Kuzu şiş (lamb shish) is a simple kebab dish, but delicious. Marinated cubes of lamb on skewers, cooked perfectly and served with special flat bread (which is hiding some of the meat in my photo above), rice, grilled peppers, onions and tomatoes, and raw onion salad with sumac sprinkled on top. Perfect when the meat is tender! My photo above was taken at Mozaik Bahçe in Fethiye, their presentation is especially impressive.
I always feel like ordering lamb or chicken shish kebab is so boring when eating out, but it’s so tasty I can never resist!
A Turkish döner kebab is nothing like the ones you’ve come across in the UK. I’ve never had a lamb one, but chicken döner is one of my favourite fast foods!
The name relates to the way the seasoned meat is cooked slowly on a vertical rotisserie. As the outside layers of meat get cooked, they are carved off and served. There are various ways the meat is served – over rice with salad, in a wrap (dürüm) or in a half-bread like a sandwich (yarım ekmek). We usually get the half-bread – the perfectly cooked chicken is shaved off and put inside along with onion, tomato and lettuce.
It’s served with a side of pickled hot chili peppers. The English in me means I sometimes order chips, cover them in salt and vinegar and stuff them inside too!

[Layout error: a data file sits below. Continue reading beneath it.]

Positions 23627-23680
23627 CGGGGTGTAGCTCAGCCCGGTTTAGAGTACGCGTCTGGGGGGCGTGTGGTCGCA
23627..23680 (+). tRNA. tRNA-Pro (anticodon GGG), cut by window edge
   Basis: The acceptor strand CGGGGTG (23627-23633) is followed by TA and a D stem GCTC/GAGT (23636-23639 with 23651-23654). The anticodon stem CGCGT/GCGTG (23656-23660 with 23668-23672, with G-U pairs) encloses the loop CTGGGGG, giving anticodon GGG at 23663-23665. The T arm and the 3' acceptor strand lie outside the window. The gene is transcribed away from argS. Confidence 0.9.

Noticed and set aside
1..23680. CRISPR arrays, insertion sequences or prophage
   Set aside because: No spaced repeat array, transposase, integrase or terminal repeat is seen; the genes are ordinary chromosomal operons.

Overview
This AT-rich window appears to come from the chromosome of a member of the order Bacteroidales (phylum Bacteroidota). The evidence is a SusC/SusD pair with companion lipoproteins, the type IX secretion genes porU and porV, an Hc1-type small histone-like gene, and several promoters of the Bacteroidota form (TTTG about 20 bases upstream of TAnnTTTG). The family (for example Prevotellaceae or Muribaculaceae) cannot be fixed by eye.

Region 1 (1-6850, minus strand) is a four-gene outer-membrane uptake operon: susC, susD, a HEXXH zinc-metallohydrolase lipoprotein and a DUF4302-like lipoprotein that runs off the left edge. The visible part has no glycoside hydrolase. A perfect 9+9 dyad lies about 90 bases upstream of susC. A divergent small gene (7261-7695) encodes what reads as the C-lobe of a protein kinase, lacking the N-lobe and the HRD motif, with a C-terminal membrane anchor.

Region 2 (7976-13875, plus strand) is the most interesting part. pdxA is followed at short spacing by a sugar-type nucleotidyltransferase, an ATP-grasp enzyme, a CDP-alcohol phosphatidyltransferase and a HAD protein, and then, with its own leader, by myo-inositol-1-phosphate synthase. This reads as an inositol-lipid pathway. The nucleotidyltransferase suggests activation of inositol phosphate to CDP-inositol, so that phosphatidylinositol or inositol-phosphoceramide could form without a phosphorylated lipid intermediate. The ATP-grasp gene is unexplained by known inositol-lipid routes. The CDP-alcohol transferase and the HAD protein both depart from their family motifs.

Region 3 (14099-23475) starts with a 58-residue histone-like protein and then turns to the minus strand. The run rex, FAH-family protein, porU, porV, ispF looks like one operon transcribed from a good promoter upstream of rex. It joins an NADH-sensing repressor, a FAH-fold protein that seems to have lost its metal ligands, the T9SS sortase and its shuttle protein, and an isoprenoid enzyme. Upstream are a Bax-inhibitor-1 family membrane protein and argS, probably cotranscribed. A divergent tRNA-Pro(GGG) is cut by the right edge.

Adana kebab is a spicy lamb kebab, named after the Turkish city. The meat is minced together with spices and pepper then moulded around a thick, flat skewer and grilled over coals. Usually served with with rice and salad, with sumac to add to the flavour!
I like this dish but sometimes find it a bit fatty/gritty, some are definitely made better than others.
Beyti kebab is a popular kebab dish. Minced beef or lamb is cooked on skewers, then wrapped in thin lavaş bread (similar to tortilla wraps). It’s then sliced up into inch-thick pieces and arranged in a circle on a plate. A tomato based sauce is poured over the top, and yogurt placed in the middle. It’s a bit spicy, and usually served with rice. The combination of the rice and lavaş bread makes it very filling!
I’ve actually never had this dish in Turkey, but have in two different Turkish restaurants, one in London, one in Essex. It was served slightly differently in each place, one served it with peppers and tomatoes, and a thicker sauce, the other served it with cucumber.
It’s a good one to try – as long as you’re not put off by the sight of yogurt on your dinner plate. It took me years to get the hang of that!